Renard prices lag due to diamond breakage

Stornoway Diamond Corporation notes that sales at its Renard mine lagged during the first quarter. According to the Canadian company, this was due to a high rate of diamond breakage.

 

“Achieved pricing in our first tender sales reflects the higher-than-normal levels of diamond breakage that we have been experiencing during the first months of processing ramp-up,” says Matt Manson, Stornoway’s CEO. “Pricing has also been impacted by better-than-expected liberation of small diamonds and the market effects of Indian demonetization … Nevertheless, we are seeing positive trends in both the quality of our diamond production and in rough market pricing.”

 

Since the mine’s launch in October, sales have yielded an average price of $83 per carat. However, the corporation’s projected average price for the full year remains $100 to $132 per carat.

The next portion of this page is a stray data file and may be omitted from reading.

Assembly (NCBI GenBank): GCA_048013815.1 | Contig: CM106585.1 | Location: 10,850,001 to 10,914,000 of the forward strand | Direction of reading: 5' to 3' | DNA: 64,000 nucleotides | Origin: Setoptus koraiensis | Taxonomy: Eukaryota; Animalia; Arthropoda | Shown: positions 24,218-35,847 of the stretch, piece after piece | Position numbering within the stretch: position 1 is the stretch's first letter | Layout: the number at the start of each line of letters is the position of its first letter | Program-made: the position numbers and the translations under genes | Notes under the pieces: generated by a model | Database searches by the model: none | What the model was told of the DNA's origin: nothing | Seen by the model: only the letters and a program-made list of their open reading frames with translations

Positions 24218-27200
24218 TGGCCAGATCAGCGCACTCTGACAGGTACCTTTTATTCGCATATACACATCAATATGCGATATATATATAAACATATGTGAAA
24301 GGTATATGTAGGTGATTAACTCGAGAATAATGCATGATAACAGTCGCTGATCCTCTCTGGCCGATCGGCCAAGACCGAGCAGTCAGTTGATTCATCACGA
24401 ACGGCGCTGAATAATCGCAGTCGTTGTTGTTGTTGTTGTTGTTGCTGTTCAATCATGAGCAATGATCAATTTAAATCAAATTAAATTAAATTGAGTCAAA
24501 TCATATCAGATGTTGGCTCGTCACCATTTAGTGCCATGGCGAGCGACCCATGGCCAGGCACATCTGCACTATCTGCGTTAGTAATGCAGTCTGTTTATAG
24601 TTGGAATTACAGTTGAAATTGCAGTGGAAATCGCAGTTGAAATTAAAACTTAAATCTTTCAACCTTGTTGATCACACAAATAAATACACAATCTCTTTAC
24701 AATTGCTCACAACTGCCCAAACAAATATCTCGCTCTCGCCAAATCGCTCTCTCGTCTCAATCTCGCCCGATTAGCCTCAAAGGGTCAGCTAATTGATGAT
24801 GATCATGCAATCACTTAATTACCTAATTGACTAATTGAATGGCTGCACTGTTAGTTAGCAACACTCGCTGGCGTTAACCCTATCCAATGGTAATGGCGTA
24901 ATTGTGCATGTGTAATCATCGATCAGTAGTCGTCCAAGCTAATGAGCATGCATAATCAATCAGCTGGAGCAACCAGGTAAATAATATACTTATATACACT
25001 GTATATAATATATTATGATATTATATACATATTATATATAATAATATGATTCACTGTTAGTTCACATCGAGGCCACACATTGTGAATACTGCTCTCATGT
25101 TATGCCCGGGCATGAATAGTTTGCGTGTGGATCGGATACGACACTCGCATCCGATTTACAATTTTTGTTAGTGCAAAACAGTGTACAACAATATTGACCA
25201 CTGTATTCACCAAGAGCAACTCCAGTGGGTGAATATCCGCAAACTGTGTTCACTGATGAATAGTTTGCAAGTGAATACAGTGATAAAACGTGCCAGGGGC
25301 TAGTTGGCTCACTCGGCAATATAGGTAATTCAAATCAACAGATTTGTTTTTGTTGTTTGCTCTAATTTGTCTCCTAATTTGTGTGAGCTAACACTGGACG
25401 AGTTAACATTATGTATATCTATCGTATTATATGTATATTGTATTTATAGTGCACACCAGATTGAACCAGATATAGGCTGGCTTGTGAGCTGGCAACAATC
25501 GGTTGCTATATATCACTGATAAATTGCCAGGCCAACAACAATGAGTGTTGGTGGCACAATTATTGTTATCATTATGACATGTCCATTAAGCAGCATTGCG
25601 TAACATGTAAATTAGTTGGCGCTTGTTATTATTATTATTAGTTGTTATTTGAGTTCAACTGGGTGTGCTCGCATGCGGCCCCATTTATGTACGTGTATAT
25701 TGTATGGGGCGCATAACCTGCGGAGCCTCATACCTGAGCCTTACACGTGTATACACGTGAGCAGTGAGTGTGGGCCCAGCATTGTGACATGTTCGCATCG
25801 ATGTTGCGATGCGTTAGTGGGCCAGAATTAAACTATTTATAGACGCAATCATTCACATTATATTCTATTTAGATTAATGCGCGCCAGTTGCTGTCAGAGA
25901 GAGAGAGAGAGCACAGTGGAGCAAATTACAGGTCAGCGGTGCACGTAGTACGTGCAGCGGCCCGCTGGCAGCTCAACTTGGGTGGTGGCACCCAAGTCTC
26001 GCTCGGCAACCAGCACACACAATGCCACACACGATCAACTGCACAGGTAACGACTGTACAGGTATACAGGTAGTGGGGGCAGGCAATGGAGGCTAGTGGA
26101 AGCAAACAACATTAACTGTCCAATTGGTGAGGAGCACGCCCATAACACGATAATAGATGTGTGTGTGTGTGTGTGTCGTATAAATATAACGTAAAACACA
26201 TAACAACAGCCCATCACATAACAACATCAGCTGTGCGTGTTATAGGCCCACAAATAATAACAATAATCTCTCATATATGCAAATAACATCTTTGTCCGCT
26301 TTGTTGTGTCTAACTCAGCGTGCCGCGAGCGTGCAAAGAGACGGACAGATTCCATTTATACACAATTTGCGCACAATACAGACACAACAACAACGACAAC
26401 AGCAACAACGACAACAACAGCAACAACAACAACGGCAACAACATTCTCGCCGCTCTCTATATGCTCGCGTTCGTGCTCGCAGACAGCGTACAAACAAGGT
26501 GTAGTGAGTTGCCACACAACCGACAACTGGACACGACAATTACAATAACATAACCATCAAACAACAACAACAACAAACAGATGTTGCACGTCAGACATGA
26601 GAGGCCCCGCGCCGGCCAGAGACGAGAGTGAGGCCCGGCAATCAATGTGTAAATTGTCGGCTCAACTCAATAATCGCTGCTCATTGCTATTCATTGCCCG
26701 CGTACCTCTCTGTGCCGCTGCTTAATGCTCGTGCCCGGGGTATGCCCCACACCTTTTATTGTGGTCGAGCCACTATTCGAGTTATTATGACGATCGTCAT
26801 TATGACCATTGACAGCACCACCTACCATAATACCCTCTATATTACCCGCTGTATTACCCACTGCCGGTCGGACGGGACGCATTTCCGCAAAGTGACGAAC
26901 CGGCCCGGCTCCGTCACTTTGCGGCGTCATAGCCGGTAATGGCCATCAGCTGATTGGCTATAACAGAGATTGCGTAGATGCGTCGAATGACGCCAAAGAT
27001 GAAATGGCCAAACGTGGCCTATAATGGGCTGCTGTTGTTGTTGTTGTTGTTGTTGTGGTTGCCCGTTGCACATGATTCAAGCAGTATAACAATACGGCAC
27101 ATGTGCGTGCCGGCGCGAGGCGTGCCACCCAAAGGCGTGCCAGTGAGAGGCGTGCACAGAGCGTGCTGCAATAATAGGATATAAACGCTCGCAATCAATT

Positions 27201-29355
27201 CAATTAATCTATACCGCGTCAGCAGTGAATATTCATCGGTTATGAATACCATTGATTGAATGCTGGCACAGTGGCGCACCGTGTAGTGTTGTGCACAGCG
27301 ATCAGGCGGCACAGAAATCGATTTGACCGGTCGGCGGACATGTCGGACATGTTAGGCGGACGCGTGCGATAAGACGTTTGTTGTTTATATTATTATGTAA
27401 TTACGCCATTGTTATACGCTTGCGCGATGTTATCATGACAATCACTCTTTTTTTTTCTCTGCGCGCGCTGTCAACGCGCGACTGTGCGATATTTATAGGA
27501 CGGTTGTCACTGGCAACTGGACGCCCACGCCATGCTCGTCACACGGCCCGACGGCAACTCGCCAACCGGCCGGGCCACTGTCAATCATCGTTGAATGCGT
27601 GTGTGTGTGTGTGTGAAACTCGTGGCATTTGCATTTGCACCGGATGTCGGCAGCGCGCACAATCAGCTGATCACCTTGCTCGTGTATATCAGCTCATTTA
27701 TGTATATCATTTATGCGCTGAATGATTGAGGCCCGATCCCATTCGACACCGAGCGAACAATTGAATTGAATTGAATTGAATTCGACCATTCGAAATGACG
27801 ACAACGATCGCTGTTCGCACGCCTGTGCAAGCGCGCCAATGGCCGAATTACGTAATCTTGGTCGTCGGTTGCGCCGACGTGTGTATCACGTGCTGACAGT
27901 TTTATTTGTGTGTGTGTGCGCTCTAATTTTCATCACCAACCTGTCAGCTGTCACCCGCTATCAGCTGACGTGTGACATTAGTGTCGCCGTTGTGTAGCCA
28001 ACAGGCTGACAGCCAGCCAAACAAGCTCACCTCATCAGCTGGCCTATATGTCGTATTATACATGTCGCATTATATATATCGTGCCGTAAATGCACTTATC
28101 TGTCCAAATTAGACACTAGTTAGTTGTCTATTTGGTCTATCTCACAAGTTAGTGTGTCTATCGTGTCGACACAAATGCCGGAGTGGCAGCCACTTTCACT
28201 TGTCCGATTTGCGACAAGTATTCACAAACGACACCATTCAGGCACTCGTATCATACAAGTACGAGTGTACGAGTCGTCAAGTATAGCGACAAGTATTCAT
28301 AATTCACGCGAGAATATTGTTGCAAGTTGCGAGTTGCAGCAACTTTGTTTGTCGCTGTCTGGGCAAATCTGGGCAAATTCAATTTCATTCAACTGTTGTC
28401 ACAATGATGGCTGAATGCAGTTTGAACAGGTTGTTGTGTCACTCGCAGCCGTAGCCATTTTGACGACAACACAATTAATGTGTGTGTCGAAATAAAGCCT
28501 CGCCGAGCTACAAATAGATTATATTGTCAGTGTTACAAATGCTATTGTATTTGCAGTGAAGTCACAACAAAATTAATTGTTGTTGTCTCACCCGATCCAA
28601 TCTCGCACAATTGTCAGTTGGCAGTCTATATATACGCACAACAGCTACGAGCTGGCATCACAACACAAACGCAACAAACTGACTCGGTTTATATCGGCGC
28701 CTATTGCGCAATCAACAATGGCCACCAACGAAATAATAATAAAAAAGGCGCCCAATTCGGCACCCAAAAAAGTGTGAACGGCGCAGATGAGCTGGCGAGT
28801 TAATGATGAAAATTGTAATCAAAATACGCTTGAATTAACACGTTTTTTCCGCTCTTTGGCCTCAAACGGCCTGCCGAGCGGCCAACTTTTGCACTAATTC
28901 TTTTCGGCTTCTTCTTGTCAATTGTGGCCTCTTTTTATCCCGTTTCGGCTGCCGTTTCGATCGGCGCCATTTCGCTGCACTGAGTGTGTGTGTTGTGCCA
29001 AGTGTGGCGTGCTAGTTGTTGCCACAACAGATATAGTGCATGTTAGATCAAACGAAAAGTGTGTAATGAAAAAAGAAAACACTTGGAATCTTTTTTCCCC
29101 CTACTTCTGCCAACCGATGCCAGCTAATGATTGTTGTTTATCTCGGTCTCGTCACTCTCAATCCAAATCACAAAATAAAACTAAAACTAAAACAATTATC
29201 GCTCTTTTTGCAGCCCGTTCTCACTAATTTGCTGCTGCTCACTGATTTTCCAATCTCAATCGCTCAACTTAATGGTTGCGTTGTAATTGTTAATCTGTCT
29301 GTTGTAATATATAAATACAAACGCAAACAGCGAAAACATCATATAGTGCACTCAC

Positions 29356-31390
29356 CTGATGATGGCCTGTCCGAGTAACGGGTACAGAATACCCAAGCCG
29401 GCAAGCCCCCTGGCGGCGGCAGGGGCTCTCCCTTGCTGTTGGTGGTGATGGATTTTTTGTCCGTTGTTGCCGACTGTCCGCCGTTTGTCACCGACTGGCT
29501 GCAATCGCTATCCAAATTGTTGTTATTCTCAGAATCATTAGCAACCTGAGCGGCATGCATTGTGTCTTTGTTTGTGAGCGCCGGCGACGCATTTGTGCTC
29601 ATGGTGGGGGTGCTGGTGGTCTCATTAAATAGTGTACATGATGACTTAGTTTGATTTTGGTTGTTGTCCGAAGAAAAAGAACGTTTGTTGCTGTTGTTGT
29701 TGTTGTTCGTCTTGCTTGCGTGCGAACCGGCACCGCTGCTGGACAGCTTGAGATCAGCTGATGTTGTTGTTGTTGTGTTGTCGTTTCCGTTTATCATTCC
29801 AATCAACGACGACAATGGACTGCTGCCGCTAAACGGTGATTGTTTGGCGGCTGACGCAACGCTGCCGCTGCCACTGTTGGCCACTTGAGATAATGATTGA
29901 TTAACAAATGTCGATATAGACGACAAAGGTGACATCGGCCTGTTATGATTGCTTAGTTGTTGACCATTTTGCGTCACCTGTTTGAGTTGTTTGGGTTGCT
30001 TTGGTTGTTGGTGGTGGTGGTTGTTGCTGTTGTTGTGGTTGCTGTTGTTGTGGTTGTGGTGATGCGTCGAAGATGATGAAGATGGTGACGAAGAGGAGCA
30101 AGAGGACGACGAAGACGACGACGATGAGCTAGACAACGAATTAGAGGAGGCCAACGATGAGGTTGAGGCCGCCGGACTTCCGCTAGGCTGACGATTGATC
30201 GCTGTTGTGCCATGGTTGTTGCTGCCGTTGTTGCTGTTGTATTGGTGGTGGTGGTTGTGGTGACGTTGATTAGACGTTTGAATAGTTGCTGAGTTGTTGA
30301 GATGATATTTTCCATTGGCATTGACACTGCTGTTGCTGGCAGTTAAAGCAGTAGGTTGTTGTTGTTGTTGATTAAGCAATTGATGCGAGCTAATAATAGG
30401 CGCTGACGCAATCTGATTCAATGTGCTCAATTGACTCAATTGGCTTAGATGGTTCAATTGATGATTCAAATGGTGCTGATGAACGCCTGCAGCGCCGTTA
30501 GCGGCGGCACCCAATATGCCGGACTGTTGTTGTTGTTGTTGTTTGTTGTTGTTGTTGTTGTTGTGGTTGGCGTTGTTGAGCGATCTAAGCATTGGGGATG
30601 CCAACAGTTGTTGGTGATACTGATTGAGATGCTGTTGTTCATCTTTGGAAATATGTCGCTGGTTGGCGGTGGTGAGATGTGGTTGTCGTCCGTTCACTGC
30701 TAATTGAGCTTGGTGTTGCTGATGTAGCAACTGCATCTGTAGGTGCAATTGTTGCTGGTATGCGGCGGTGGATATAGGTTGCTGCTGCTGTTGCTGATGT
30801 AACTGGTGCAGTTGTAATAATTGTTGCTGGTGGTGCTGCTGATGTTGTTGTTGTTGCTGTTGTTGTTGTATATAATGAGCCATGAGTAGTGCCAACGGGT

An initial Antwerp tender in November yielded a surprisingly high average price of $195 per carat from the sale of 38,913 carats. This was due to a liquidity crunch in India, which forced the company to withdraw its smaller goods.
Subsequently, the company sold all of its lower-value goods during the first quarter, resulting in a lower average price. Along with four contract sales between January and March, the three tenders brought Stornoway’s total sales to $54.5 million for 498,039 carats.

 

Now, the company has introduced measures to limit diamond breakage and reduce the proportion of small diamonds recovered. Stornoway expects that this change will lift its average selling price.

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